Private PO/335/S Edgar William Vockins
Portsmouth Battalion, Royal Naval Division, Royal Marine Light Infantry.
Private Vockins was the son of Ephraim and Mary Vockins, of High Street, Hungerford, Berkshire. We believe that prior to the war he may have been in the Red Cross. He joined the Royal Marine Light Infantry and went with the Portsmouth Battalion of the Royal Naval Division to Gallipoli in 1915.
He was killed in action on 6 May 1915, age 21. He has no known grave and is commemorated on the Helles Memorial, Turkey. He was one of four brothers killed in the same family.
- Private Edgar William Vockins
- The cap badge of the Royal Marine Light Infantry
The Brigade dairy reads:
28th April 1915 – Arrived at Kaba Tepe – Chatham and Portsmouth Battalions RMLI were ordered to land and relieve the Australians in the centre. These battalions landed during the afternoon and evening and relieved the trenches on the South East. Side of the main gully during the night. Chatham Battalion being on the left.
2nd May 1915 – At dawn Chatham and Portsmouth battalions were ordered to move to the support of these trenches. At 5.30 am The head of the gully rose perceptibly and much difficultly was experienced in learning the position of affairs in front. It was decided that Portsmouth would advance over the East Ridge and Chatham over he west ridge. The advance was carried out in the face of very heavy cross fire from shrapnel and machine guns and many casualties occurred. They held on for two hours but had to evacuate as hey were closely enfiladed from the left flank.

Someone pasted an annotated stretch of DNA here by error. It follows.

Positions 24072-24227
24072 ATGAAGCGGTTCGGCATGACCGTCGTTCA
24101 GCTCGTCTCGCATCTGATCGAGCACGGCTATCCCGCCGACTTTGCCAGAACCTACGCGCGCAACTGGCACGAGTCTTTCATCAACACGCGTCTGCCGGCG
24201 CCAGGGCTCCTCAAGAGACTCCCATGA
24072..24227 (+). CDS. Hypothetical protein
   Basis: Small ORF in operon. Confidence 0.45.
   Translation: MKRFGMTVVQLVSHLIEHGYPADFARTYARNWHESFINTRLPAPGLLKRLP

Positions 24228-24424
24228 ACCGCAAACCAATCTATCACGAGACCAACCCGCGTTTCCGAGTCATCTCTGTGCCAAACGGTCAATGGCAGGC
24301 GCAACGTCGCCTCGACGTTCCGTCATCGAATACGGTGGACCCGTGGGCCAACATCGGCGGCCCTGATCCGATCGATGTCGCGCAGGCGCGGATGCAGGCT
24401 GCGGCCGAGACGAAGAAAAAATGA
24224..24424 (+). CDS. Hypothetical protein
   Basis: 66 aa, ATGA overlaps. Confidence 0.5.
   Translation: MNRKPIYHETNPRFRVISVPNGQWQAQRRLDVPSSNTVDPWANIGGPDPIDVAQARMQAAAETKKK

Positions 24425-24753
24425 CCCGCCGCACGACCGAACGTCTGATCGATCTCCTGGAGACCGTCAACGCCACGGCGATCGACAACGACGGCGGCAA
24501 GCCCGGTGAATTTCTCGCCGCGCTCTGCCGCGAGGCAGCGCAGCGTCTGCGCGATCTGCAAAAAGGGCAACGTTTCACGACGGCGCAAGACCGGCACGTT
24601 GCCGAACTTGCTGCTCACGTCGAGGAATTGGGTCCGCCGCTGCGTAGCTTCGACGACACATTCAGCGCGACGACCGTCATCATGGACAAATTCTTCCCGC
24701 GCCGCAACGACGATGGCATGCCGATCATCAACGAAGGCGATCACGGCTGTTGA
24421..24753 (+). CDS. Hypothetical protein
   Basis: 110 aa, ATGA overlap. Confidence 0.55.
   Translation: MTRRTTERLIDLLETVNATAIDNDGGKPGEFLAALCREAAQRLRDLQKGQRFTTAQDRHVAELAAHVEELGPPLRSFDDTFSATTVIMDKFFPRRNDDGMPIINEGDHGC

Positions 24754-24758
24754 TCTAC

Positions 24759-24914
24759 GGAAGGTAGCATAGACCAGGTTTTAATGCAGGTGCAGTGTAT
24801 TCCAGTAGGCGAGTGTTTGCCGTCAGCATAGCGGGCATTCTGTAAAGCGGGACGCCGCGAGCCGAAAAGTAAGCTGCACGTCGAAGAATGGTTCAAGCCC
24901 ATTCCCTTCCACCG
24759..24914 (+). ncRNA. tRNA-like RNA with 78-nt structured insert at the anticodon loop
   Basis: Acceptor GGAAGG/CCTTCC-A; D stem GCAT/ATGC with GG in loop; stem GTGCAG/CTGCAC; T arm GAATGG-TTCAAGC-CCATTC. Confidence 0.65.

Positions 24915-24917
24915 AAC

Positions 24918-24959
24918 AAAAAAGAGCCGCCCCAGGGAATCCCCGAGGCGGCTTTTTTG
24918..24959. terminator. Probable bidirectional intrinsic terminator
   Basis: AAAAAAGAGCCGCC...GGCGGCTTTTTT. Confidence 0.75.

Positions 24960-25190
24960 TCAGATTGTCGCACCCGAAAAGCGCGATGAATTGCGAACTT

4th May 1915 – Chatham Battalion went into bivouac in the main gully and assisted in holding the main position till the 6th. From the 4th to the 8th the Turks maintained a continents pressure against the positions and continually swept the trenches and valley with artillery fore and rifle fire.
6th May 1915 – A definite scheme of defence was organized under which the Chatham and Portsmouth Battalions and the 4th Brigade AIF under the command of Brigadier General C. Trotman , Royal Marines were allotted a sector of the defensive line comprising 3 main posts from right to left Courtenys, Quinns and Popes posts.
Casualties 28th April to 13th May 1915:
Officers killed 10, wounded 7
Other Ranks Killed 98, Wounded 305, missing 23.